They should also do something about the start menu. I don’t want to be a whiner here, but I can’t imagine I’m the only one having a hard time with that. Why are those words ‘Pinned’ and ‘Recommended’ there? Ugly, disfiguring and unnecessary! And unfortunately they cannot be removed. I don’t work with the option ‘last opened files’ and now I am left with a half empty start menu that cannot be changed. Why not for heaven’s sake? The ‘pinned’ icons have subtitles and they cannot be removed in any way. Why this double hassle? Icons were meant to replace names, right? If you then also apply scaling or change the font size, there are suddenly a few letters with dotted lines under each icon because it no longer fits. What kind of amateur tinkering is this? Not to mention the garbled taskbar. Can’t move anymore, I can no longer add a folder of my preference (eg having the download folder on the language bar is very handy) and the right-click function has been shortened to just one link. And what am I supposed to do with that two-step context menu? First a refreshed context menu, then click further to get to the old context menu (with a completely different look and font size) and sometimes you have to click again to get further. Is this the innovation? A lot of clean pretense with a frosted look, but really it’s just a mess!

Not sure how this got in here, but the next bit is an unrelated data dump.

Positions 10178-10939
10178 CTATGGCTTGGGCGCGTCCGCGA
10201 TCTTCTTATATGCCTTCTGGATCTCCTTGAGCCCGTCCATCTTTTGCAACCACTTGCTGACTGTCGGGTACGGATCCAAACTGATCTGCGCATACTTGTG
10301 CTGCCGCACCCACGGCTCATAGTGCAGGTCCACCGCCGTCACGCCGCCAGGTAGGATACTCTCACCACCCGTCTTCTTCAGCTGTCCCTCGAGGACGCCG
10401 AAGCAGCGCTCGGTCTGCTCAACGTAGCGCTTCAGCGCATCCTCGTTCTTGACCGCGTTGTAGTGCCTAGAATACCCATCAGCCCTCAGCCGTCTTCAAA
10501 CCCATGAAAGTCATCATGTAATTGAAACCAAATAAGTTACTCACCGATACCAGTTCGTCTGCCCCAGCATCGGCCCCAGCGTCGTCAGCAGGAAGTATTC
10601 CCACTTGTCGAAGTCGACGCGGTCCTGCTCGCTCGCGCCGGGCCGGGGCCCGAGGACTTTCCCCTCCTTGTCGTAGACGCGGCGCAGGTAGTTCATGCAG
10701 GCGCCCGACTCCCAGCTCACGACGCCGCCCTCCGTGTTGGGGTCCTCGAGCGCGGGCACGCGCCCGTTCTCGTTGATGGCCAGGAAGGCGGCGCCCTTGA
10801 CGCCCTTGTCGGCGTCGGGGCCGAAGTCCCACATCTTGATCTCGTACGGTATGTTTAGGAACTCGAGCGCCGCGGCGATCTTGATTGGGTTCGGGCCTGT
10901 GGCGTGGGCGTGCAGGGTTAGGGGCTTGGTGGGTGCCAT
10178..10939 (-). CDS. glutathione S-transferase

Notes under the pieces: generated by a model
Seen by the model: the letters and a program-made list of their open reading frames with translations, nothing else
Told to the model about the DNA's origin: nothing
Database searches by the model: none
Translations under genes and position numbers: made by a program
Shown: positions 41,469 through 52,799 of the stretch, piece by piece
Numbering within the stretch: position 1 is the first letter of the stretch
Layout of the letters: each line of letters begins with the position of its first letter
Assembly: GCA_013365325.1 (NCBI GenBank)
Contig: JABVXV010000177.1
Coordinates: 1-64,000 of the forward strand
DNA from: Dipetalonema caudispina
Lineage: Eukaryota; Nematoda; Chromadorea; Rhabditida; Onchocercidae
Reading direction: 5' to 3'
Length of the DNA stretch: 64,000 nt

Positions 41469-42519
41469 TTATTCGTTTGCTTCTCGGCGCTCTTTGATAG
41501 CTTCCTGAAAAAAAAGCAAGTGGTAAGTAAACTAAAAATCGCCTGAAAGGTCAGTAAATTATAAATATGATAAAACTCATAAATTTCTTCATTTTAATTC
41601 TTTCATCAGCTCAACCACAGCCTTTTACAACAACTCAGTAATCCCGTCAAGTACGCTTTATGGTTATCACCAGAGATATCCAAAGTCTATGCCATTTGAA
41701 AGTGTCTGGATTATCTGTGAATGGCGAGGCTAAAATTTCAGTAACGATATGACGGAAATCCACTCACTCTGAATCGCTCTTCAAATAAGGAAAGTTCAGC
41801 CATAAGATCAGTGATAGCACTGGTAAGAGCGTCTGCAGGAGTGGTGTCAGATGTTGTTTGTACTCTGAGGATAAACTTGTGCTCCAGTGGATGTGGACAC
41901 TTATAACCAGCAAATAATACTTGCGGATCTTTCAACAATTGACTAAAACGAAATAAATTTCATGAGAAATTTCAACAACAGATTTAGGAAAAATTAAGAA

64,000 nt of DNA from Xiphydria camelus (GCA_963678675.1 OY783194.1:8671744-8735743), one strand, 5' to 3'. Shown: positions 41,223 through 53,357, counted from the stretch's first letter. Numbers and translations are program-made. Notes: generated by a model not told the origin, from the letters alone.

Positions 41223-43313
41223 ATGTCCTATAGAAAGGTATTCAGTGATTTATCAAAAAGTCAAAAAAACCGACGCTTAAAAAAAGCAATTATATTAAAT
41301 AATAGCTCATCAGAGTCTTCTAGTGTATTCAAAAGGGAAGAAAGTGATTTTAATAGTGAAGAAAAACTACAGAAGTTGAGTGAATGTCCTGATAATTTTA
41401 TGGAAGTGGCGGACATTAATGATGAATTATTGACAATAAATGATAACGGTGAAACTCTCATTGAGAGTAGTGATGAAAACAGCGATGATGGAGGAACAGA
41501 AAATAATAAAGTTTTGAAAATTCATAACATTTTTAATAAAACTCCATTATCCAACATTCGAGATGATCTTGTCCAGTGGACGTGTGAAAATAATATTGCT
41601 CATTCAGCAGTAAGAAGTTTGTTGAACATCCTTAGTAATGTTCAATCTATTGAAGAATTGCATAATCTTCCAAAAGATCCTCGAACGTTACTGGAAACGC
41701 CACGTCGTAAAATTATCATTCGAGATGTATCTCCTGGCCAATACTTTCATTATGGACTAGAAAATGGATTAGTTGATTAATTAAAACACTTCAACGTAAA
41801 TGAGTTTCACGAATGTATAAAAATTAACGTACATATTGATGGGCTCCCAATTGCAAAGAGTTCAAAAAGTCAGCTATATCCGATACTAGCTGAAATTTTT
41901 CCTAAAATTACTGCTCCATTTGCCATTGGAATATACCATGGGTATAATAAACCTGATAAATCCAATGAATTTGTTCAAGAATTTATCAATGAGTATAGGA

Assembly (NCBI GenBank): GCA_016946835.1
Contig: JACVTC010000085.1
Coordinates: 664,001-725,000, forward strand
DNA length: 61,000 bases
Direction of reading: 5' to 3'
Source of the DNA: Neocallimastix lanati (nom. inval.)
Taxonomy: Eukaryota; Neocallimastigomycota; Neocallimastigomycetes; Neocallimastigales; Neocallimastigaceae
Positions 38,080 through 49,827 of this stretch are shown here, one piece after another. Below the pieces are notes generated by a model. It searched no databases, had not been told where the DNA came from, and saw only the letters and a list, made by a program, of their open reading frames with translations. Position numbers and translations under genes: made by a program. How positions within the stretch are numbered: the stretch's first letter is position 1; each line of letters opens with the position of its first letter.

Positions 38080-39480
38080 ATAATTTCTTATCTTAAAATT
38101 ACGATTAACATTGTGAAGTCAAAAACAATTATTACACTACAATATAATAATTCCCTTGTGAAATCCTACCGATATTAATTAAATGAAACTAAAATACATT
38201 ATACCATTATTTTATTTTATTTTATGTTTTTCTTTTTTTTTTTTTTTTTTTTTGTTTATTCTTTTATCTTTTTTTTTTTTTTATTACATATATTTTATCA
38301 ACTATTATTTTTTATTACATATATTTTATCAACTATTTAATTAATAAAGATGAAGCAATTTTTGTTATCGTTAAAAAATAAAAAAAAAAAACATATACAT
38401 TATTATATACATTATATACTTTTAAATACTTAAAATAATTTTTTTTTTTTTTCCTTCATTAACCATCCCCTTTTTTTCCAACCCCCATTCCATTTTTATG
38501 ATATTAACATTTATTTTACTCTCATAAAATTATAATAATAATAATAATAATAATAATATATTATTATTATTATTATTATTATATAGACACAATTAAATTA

And the system font? Yes, I admit: tastes differ, but the Segoe font used is sometimes barely legible for me (certainly in all the ‘thin’ variants used). I prefer to use the Bahnschrift font. But in Windows 11 that is just more limited and much remains the same (for whatever reason).
And a few clicks away you’ll find the exact same old junk from all previous versions: Internet Explorer, Mediaplayer, Photoviewer (?!), Windows 7 era system sounds, Controlpanel, Devicemanager, Computermanager, Groups Policy Editor and you name it. Really everything is the same. Nothing else has been given any attention by Microsoft so far. Alright then: the icons in imageres.dll and Shell32.dll have been modernized, but otherwise Windows 11 is currently nothing more than a new (but uncomfortable) coat to hide old clothes.
If all this doesn’t change, I’ll say ‘no’ to Windows 11 definitively and I’ll stick with Windows 10 until the last possible day. But that is also forced because Linux systems (in my case Manjaro) can’t handle Microsoft Office so well, because otherwise I would have left Windows behind me long ago.